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Queen drummer Roger Taylor wrote this song. When it charted, all 4 members of the group had written at least one Top-10 hit.
Taylor wrote this as a critique of radio stations, which were becoming commercialized and playing the same songs over and over. And this was before radio was deregulated, allowing companies to own multiple stations in a market, resulting in more corporate ownership, less competition and generally bad radio.
Taylor claimed he was inspired to write this after watching MTV. He noticed that lots of kids were watching the channel instead of listening to the radio.
The video is based on the 1926 movie Metropolis, directed by Fritz Lang. Queen had to pay the German government to use clips of it in the video.
An extended version was released as a 12" single at the same time.
Originally, this was "Radio Ca-Ca," but the rest of the group objected and asked Taylor for a re-write. As a result, it went from a song condemning radio ("Ca-Ca") to praising it ("Ga Ga").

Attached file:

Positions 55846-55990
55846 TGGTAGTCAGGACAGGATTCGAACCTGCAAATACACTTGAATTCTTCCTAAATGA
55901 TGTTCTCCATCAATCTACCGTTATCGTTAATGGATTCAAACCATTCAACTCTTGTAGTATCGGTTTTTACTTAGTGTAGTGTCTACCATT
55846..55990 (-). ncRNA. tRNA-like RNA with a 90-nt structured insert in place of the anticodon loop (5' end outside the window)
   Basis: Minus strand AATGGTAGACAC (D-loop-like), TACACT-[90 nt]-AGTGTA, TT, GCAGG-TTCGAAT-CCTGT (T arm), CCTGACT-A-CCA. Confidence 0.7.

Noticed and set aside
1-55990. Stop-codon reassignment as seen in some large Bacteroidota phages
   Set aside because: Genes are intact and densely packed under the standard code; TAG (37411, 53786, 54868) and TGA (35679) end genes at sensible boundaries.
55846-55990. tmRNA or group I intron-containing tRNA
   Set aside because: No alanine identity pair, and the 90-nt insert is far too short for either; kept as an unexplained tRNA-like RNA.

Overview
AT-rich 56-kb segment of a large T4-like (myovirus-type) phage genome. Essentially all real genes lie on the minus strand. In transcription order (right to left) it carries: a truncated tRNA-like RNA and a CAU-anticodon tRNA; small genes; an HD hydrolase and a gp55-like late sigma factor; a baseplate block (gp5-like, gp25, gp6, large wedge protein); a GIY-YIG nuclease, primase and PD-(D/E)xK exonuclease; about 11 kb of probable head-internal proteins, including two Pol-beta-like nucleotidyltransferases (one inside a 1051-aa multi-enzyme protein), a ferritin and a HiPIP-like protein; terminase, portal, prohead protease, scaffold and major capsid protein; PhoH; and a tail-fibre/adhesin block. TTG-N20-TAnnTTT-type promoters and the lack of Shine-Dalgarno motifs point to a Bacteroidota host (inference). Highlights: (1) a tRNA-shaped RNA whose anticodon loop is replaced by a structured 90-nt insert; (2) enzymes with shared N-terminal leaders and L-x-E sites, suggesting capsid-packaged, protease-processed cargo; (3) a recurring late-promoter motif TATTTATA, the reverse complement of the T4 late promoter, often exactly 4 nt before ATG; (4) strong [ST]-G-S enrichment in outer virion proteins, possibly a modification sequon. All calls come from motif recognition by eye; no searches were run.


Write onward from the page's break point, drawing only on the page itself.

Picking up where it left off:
Queen stole the show at Live-Aid, when Freddie Mercury, battling laryngitis, got everybody in Wembly Stadium singing the chorus of this. (thanks, Brad Wind - Miami, FL, for above 2)
The extras in the video got the clapping sequence right on the first try, but it took practice for the members of Queen to get it down. (thanks, Jonathon - Clermont, FL)
The rock band Electric Six recorded this on their 2005 album Señor Smoke. In the video, their lead singer Dick Valentine is shown as the ghost of Freddie Mercury appearing in front of his grave. (thanks, Logan - Troy, MT)
The New York dance pop shock artist Lady Gaga took her name from this song.
Rupert crafted hits for Tina Turner, Howard Jones and The Fixx.
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